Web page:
When you think about the skies of Los Angeles, you probably think of smog. However, there’s another type of pollution we hardly ever think about, one that is not defined by what we can see, but rather by what it obscures. The light pollution of our big cities robs us of the greatest show in the universe, one far more beautiful than we imagine.
The sprawling metropolis that is Los Angeles has plenty of natural beauty, but if we could somehow turn off all the lights, the night sky would rival the most gorgeous locations of science fiction. We can see the possibilities of such a place now, thanks to the folks behind Skyglow, a group dedicated to the “unique quest to explore the most exotic dark sky locations and archaeoastronomy sites” in the world.
As part of their work, they released a video (that you can watch above) showing what L.A. would look like if the starry skies were not blurred by the glow of the city. The results are simply gorgeous; it’s as though Earth has been relocated to a dream.
Some of you are probably wondering what the big deal is. This is what you see from your home, or when you drive an hour to get away from town. Yet, for many of us that live in or near major hubs, these skies are not our skies. Ours are sprinkled with small specs of light, spread out like a child’s connect-the-dots sheet. Where we live greatly determines what kind of display we get from the cosmos.
Of course, these images of Los Angeles are impossible. To turn on the sky you would have to turn off all man-made lights, and here they have shown us the impossibility of having both. It’s stunning, but it looks like a dream because that’s all it is.
The real purpose of Skyglow is to make us aware of what we are missing out on by answering this question: “What are the psychological impacts of a sky without stars? Has their loss created a greater void than we realize?”
“(We) also examine the increasing impact of light pollution on our fragile environment, a grave threat not only to a clear view of beautiful starscapes, but also to the very ecosystem of our planet itself. Light pollution affects human health, animal migratory patterns, obstructs astronomical research, and leads to over two billion dollars of lost energy every year in the USA.”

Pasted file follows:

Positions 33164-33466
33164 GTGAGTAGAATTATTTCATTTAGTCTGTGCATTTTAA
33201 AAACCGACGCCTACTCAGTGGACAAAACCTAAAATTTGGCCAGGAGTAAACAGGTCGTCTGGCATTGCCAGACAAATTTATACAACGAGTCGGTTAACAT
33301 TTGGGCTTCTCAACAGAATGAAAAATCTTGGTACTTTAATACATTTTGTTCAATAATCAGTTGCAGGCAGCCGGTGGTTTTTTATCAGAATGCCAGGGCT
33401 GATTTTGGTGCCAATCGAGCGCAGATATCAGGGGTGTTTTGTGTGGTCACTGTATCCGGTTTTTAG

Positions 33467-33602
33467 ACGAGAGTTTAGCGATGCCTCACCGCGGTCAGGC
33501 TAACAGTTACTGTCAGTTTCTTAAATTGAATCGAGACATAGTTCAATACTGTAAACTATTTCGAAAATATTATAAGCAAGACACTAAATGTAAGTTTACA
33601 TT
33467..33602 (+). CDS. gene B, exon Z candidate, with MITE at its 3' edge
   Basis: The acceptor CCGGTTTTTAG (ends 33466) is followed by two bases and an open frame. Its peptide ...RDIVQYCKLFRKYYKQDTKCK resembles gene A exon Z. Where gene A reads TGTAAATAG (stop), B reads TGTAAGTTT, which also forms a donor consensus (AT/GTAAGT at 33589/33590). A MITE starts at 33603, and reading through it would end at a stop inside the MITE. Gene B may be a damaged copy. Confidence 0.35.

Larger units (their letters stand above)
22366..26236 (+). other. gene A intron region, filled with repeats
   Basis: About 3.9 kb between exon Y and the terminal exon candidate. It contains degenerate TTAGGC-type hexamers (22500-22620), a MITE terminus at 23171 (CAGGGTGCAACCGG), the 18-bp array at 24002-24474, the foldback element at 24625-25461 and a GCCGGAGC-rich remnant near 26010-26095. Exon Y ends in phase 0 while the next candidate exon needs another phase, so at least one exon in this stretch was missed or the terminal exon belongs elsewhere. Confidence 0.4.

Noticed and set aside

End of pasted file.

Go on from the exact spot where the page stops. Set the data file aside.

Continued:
Their work goes beyond just the science of the issue, they also look at the “evolution of our relationship with astronomy over time.”
They aren’t alone in this endeavor either. Skyglow is officially recognized by the International Dark Sky Association, a “a non-profit organization fighting to preserve the night.” Lots of people are worried about losing the stars, which is good for all of us that still look up at them with awe and reverence. This photo from the IDSA shows just how much worse things have become, and how much worse it will be.
This video and these images of a Los Angeles framed by the stars is actually from last year, but you can still contribute to their mission by backing their Kickstarter of a astrophotography book and time lapse series, the works of Gavin Heffernan and Harun Mehmedinovic. Both look at “North America’s starscapes and the growing threat of light pollution.”
You can’t wish upon a star if you can’t see one. Some of mankind’s greatest discoveries started with someone simply looking up at an infinite black sea full of twinkling possibilities, wondering what they all meant. The night sky is too important to lose, and too beautiful not to admire. It’s good to be reminded of that.
What other big cities would you like to see imagined without light pollution? Tell us below.
Images: Skyglow/Gavin Heffernan and Harun Mehmedinovic